Scott Darling doesn't need reminding that all those other saves, the ones that win big playoff games, wouldn't have happened without the first one.
The 6-foot-6 rookie goaltender may be the toast of the town at the moment, but he had to learn to put down his own beer first. Four years after Darling nearly hit bottom both personally and professionally, he's stepped in twice for Blackhawks starter Corey Crawford and become the defensive anchor for the team he followed as a kid.
Darling stopped 32 shots in the 4-2 win Sunday that nudged the Blackhawks back in front of the Nashville Predators in their first-round playoff series, 2-1. After playing just 14 games during the regular season, he was called in to relieve a shaky Crawford after the first period of Game 1, and promptly played his way into the NHL record book — longest relief stint by a keeper (almost 68 minutes) without surrendering a goal.
But Darling was back on the bench for Game 2, and after being named the starter for Game 3, he struggled early to hold his own. After each of the Blackhawks' first two scores, Darling got beat barely a half-minute later. That would be enough to spook lots of goalies, let alone a rookie with nearly two dozen family members sprinkled in among 22,000-plus rabid fans.
"To be honest, there was a lot of 'Do I really belong here?' when I first got here," Darling recalled afterward. "And I'm trying hard, even now, to stop saying that to myself."
Darling, 26, was wide-eyed when he arrived, if only because of where he'd been. He grew up in Chicago's far south suburbs, a promising prospect who figured to find his way back home with the big club someday. Instead, he picked up a drinking habit in college, and got thrown off the team at Maine.
What followed were a few stops in the far-flung, lower rungs of minor-league hockey, places like Louisiana and Las Vegas where big-league scouts get only so often. Worse, Darling was often out of shape and running out of patience, but luckily not friends. Two coaches who'd seen potential in him early, Brain Daccord and Mitch Korn, stuck with Darling on the long road back up. They helped him with the training and conditioning, but only after he proved he was willing to help himself.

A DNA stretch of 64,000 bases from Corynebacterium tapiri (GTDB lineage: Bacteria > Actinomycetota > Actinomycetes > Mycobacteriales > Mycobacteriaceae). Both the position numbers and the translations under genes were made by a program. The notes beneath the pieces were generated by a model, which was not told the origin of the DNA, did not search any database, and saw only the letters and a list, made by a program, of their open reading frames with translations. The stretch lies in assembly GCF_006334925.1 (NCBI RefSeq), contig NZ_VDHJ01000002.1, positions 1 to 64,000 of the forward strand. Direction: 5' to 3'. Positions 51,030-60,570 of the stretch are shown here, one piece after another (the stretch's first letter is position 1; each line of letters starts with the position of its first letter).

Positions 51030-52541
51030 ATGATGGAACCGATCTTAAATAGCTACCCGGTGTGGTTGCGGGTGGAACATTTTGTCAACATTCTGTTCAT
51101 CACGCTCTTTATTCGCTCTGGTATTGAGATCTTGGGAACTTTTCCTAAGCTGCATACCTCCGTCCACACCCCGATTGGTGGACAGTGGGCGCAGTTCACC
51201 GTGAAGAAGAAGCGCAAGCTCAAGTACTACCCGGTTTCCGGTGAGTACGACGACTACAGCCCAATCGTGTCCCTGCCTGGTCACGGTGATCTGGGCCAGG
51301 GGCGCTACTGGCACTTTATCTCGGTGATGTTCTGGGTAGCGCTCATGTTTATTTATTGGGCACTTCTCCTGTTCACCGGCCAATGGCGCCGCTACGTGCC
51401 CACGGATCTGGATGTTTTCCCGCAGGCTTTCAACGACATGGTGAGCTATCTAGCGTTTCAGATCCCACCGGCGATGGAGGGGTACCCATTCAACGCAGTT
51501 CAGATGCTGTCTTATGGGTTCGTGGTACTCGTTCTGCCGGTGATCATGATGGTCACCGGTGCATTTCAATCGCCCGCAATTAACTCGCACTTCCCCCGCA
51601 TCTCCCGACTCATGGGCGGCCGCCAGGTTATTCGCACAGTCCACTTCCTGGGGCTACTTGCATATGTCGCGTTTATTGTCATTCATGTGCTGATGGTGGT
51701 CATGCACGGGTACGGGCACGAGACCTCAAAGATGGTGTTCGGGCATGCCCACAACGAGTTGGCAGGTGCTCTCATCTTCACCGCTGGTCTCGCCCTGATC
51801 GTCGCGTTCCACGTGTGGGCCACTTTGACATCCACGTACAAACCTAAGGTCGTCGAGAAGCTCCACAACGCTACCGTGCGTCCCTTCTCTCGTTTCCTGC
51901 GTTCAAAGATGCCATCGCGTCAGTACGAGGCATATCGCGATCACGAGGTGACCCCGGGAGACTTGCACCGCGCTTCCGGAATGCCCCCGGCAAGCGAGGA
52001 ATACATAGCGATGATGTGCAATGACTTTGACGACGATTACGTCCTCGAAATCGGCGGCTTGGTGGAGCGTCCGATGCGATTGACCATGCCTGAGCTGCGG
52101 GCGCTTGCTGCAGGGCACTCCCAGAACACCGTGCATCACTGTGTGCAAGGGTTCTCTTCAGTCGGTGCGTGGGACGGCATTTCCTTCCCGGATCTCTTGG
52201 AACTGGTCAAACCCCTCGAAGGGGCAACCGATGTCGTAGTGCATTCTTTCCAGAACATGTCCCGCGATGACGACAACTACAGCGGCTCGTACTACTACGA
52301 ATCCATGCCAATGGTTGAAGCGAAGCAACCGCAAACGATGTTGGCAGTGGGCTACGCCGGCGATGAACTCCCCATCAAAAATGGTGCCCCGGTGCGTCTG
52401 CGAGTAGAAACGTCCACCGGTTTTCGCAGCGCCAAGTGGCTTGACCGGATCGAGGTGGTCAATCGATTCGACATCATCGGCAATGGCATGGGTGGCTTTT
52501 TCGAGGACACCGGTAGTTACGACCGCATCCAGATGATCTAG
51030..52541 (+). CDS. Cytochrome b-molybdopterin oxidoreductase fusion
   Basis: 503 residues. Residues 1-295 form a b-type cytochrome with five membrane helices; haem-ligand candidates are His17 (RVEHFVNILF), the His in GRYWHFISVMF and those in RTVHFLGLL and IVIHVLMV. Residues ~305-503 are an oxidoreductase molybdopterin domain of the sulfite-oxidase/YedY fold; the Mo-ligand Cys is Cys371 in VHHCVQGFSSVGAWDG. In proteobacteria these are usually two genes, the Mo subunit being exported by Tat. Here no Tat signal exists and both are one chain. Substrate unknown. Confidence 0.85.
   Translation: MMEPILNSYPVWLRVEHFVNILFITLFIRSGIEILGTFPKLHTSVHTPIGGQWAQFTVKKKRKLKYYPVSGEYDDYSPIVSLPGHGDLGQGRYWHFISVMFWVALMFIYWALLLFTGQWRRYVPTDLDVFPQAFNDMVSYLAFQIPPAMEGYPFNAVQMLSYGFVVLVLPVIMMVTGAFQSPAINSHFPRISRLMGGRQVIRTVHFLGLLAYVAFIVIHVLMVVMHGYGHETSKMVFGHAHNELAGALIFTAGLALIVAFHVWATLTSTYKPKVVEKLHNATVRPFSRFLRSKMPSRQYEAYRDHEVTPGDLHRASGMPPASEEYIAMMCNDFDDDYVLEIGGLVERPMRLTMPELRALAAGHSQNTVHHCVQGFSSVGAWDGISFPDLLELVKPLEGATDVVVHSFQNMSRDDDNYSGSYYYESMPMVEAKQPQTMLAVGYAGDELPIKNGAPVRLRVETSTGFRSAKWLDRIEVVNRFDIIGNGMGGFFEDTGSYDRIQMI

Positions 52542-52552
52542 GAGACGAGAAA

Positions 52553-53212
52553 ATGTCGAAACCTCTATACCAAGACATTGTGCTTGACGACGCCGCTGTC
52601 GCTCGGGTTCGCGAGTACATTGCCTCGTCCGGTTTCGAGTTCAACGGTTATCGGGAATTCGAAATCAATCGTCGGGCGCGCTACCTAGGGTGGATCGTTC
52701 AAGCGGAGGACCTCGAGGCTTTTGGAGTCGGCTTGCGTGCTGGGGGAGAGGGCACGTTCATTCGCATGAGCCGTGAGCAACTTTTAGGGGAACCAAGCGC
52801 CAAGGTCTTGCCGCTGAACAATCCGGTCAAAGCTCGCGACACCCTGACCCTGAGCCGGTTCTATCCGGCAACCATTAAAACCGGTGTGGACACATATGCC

Darling said even at the lowest point, after being cut from what might have been the worst team in organized hockey, he never forgot something his father told him about getting ahead: "It was kind of like his motto — 'Saw the wood that's in front of you,'" Darling recalled with a chuckle. He uses it even now to refocus himself on the task at hand.
The first Nashville goal was a slap shot from Mike Ribeiro, who was left wide open because of a defensive lapse and barely 15 from the net; the second a screened shot from the left point by Mattias Ekholm. It was hard to tell whether either goal rattled Darling at the time, because he played nearly flawlessly the rest of the way.
Afterward, though, Darling was still rankled about not stopping the first one. He was braced for a full-speed slap shot, and Ribeiro didn't get all of the puck — "a knuckleball," Darling called it ruefully, "that didn't go where either of us expected it to."
But the moment after that, he agreed to a reporter's request and eagerly showed off the custom-made helmet he ordered when he got to town. There are Chicago icons all over it. "You've got the Blues Brothers here, Portillo's Hot Dogs and Ferris Bueller over here," Darling said.
With a newly-inked, two-year contract extension, Darling figures there's a good chance it will see plenty of action. But he makes no bones that he still considers Crawford the No. 1.
"I'd do anything to have the success he's had. I can't say how much I'm learning from him every day," Darling said. "He still hates it when our guys score on him practice."
The Predators aren't going to get in the middle of what's become an interesting dilemma for Blackhawks coach Joel Quenneville. They say they don't care whether he picks Darling or Crawford.
"It's about our team and what we've got to do as a team to create offensive and get some shots on net," Ribeiro insisted. "It doesn't' really matter which one's in net."
Try telling that to Chicago.